When you’re trying to save money on food, buying in bulk can be your friend. It’s not universally true for all ingredients. Let’s look at how it works best and how to work with what you’ve bought.
Buy what you’ll use.
I don’t care how good a deal you see on frozen lima beans. If you and your family hate frozen lima beans, you’re not going to eat them. (No disrespect to lima bean intended. Personally, I love them.) Freezer-burned lima beans are not a solid investment. Use your dollars on foods you know your family will go through.
Buy what you need.
Bulk savings can look amazing on candy bars and chips. These items, however, are best as treats in your day. My experience with bulk shopping is that if I buy a case of candy bars, I will not horde and savor them for the six years worth of grocery shopping treats they represent. I am going to eat a case of candy bars between trips to the warehouse store. If you’re eating more treats, you’re spending more money on treats. For this reason, I stick to nutritional necessities when I’m buying in bulk.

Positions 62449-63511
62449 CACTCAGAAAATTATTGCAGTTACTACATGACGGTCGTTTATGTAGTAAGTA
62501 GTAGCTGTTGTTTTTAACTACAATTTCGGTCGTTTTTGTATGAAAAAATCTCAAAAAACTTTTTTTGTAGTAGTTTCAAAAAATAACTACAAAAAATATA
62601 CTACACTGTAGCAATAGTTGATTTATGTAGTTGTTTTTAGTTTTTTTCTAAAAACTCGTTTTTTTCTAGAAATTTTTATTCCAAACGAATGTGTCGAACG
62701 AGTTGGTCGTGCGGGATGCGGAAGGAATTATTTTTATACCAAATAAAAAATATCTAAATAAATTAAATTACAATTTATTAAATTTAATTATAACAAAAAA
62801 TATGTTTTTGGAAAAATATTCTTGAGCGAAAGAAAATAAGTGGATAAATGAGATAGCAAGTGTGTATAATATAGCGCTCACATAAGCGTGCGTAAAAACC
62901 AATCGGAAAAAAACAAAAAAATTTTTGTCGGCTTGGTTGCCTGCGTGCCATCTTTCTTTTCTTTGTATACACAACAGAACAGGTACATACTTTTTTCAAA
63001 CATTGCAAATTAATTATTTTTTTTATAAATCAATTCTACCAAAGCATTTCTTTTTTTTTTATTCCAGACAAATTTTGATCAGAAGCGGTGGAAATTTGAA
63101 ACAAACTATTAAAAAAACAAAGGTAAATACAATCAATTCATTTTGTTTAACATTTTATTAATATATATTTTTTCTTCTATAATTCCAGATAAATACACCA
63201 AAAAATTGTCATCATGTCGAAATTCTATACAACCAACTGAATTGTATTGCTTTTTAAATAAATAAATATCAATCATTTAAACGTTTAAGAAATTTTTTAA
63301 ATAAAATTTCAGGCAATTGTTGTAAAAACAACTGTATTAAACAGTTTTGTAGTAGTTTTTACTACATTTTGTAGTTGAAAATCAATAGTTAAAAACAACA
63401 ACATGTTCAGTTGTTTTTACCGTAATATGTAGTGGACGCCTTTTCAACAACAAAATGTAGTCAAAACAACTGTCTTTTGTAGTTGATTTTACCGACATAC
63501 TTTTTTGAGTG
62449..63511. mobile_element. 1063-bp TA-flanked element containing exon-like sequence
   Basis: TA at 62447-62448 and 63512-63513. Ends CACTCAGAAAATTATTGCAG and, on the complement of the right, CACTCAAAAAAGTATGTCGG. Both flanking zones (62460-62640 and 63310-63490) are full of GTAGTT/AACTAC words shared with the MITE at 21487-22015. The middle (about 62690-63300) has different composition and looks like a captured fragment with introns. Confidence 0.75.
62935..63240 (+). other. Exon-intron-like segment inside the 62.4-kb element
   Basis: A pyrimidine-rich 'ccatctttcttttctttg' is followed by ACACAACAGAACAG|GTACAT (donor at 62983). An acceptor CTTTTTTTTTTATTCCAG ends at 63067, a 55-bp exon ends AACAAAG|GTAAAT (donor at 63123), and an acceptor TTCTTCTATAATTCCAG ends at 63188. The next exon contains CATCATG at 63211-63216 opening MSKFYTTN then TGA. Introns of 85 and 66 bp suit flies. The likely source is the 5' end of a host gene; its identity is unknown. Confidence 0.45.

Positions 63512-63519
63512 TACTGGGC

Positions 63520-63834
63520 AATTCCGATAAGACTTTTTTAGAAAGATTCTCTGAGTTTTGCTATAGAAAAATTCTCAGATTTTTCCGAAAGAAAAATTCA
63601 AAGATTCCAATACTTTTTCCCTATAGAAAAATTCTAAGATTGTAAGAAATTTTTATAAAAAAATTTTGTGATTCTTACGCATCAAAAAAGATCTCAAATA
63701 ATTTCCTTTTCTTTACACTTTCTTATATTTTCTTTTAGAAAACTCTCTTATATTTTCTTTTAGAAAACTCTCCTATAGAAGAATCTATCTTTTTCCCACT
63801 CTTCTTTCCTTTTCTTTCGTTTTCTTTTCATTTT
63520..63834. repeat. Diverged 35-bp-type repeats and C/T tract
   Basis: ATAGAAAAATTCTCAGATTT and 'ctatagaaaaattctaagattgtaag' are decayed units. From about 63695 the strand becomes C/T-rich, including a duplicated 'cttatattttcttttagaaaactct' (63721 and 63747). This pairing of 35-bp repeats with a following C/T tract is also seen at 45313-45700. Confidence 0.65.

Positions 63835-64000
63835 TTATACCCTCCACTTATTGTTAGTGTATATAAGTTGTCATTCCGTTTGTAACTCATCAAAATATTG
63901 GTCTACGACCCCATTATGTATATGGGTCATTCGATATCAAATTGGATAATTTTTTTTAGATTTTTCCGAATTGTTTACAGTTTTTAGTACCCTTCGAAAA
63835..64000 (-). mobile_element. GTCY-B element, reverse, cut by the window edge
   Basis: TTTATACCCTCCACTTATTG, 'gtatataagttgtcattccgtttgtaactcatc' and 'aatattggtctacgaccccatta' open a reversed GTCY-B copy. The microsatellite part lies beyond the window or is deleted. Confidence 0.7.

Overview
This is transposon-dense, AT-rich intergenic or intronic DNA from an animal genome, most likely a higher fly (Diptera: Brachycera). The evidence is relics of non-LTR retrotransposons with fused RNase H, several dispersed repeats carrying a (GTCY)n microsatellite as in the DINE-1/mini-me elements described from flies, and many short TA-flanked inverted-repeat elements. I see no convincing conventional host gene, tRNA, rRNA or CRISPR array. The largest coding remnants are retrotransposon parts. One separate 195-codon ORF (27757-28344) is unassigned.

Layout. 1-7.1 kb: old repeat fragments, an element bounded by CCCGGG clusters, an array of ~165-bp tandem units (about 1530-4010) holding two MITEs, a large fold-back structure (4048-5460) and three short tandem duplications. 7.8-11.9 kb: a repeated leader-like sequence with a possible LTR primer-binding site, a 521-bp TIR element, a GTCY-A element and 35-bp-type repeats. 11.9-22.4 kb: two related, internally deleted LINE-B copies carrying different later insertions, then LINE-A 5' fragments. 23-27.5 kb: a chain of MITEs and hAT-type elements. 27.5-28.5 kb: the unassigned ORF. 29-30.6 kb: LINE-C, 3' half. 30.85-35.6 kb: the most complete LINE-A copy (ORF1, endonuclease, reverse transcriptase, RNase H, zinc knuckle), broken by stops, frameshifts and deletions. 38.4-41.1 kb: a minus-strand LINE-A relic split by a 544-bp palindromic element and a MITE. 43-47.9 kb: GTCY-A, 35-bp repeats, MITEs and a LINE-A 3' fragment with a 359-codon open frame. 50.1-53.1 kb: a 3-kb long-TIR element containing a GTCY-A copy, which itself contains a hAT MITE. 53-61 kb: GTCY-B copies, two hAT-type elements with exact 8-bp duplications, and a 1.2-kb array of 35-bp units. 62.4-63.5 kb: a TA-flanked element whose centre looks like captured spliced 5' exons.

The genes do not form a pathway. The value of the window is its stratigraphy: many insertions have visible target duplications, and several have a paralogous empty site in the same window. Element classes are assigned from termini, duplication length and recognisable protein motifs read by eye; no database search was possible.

Consider storage cost.
Chest freezers are pretty cheap and not very expensive to run, but they cost more than storing food on a shelf. If you’re buying foods in bulk to freeze, you’re moving the cost of running the freezer for that food off the food supplier and onto you, so the longer a food sits in your freezer, the less you’re saving. This cost can be pretty minor, but when every penny counts, sticking to shelf-stable storage might be best.
Get pantry savvy with your cooking.
Bulk cooking is essentially pantry cooking. Here’s my personal primer on cooking from the pantry. I’ve also written about how not to get bored when you’re cooking from your pantry before. Another smart approach to working with pantry foods is to get creative with cooking nextovers.